The fact is State Farm or AFLAC, while they are both great companies, cannot compete with the compensation structure, lead base, or proven system and support of an AIL. They use advertising dollars for name recognition, provide very little training and compensate their workforce pretty modestly for their work. You cannot go to a State Farm, Prudential, AFLAC etc and have the same advancement opportunities nor the income potential as quickly as in AIL. The AIL agency force that has tenure of at least 18mo+ or longer, 37% of those individuals earn over six figures. I can say it cause I have lived it(and still do!) I know most of you will see 37% and think “sure”. Do you know why that sounds ridiculous? It’s because less than 3% of people in this country (maybe even a smaller percentage during this recession)actually do that. So when people are pointing out that there is much more negative than positive out on the company, of course there is. Its a fact and you can check any basic college business course on this, that negative feedback always spread faster and at a much higher rate than positive feedback. If you have had a good experience with the company vs. a negative one there will always be more negative than positive. Moreover, people making that kind of money do not go on blogs like this to post their woes of a ‘shady’ call or how many ‘red flags’ they can count. You people need to “sack up,” as we say, and check things out for yourself. And guess what, if its not a fit, no worries then move on to the next thing. But if it could have been something that was right and have changed you and your families life, is a random blog of a few bad encounters worth the cost of a lost opportunity?

    In closing, the only reason I decided to post something on this blog (since I am suppose to be too busy for this haha)is because I have been reading blogs like this for years and have to say that its sad. I think it is so sad how many people, most of whom are struggling to just to find a job, would not not even accept an interview from a company that is obviously hiring and growing. Around since 1951, A+ Superior rated, owned by Torchmark Corp (TMK), BBB, the list goes on and on….but none of that matters to you people. Fear is a strong emotion for the weak. And that is what blogs like this keep alive and well. It is not my intention to come across negative. As I said in the intro, I understand what you are trying to do Rick. I respect you for it. But as grown adults, you people really need to take some ownership for your own career moves and decide independently on what’s good for you or not. Not a blog, not Rick or even me. I wish you all the best in whatever it is you pursue. Let’s face facts people, if these blogs were really relevant, than AIL would not have just come off its 4th consecutive record year in 2010. Companies that have been around since 1951 are simply not doing that. AIL is not going ANYWHERE and those ‘brave’ enough to check it out FOR YOURSELVES, may actually find out its pretty awesome…And I for one cannot wait for Miami Beach Memorial Day Weekend and Punta Cana next year. (that is where our annual all expense paid convention will be this year and 2012 respectively!) Please feel free to follow up with me so I can honestly and candidly respond. God Bless!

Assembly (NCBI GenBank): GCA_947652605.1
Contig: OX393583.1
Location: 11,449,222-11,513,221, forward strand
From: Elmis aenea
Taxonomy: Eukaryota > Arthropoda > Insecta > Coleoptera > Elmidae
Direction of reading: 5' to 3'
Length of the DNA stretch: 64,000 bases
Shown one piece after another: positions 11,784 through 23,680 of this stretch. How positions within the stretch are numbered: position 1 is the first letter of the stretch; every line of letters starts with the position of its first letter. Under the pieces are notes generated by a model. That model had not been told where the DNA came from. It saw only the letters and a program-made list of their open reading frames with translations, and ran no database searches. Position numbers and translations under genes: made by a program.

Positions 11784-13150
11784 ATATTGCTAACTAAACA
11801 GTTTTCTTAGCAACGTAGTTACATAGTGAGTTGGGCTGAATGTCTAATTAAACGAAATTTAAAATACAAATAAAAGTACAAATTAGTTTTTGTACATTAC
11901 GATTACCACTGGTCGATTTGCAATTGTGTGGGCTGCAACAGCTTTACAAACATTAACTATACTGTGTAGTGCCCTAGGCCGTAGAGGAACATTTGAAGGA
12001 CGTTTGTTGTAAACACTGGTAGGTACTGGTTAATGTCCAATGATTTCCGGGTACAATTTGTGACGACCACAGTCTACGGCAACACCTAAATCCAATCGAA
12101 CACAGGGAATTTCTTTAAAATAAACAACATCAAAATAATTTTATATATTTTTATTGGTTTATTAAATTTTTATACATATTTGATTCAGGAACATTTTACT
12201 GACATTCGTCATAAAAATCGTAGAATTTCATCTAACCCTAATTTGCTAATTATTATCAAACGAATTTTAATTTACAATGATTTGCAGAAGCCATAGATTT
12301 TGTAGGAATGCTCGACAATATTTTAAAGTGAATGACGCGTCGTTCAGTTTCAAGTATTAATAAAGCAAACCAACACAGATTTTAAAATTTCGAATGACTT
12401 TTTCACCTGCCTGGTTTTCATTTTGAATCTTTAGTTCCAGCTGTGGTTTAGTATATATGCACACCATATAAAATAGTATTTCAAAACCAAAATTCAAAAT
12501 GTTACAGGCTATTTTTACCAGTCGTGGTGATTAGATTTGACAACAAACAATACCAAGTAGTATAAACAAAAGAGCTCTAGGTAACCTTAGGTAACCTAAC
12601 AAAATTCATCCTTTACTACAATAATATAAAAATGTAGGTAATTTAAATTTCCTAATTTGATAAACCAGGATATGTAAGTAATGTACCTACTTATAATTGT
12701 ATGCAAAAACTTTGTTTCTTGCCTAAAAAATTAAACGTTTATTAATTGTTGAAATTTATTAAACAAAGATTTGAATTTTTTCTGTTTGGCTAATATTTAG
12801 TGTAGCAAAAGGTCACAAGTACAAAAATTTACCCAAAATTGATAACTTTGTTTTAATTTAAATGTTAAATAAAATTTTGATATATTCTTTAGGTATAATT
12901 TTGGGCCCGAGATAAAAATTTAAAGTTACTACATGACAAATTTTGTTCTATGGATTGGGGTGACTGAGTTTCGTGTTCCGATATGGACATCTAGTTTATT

• Rick Post authorReply

      I’m glad that you’re happy there. But as I’ve said before, I ended up going to an interview with another insurance company. Light and day difference from the first point of contact all the way through the Interview. I was told flat up it was an Insurance Sales position.

      If AIL had handled my contact the same way from the first, maybe I’d be working for them. At the time I was first contacted, I was more then willing to change careers.

      My only vendetta against this company is the way they lied to me and others to get me in the door.

    • anxious to succeed Reply

      Hello three year vet,what can I do if my leader pushes me off and does not wan’t to train me.Just leave me in a corner to teach myself..My leader says I can’t ask him any questions ask the manager who is training me and he doesn’t train me…Talk to me negative and shews me off.

      • anxious to succeed Reply

        I love the thrive of the company and have a gutt feeling if trained correctly, I would be awesome.I love people,and I want to be a blessing to people.Be helpful to people.

      • admin Post authorReply

        You’ve been with AIL for THREE YEARS, and you still need training?

        • Josh Reply

          No that’s a different guy. Maybe if you could read you would see that. My gosh you are a complete loser

  40. larry Reply

    I got the vague phone call inviting me to an interview with “IL” tomorrow. I specifically asked if the position involved sales and was given an answer of “good question ask at the interview”. Doing a little detective work i.e. reverse look up on the phone number /I found out the company is American Insurance Life. And the “Benefit Coordinator/ Office Manager” positions are glorified insurance sales jobs.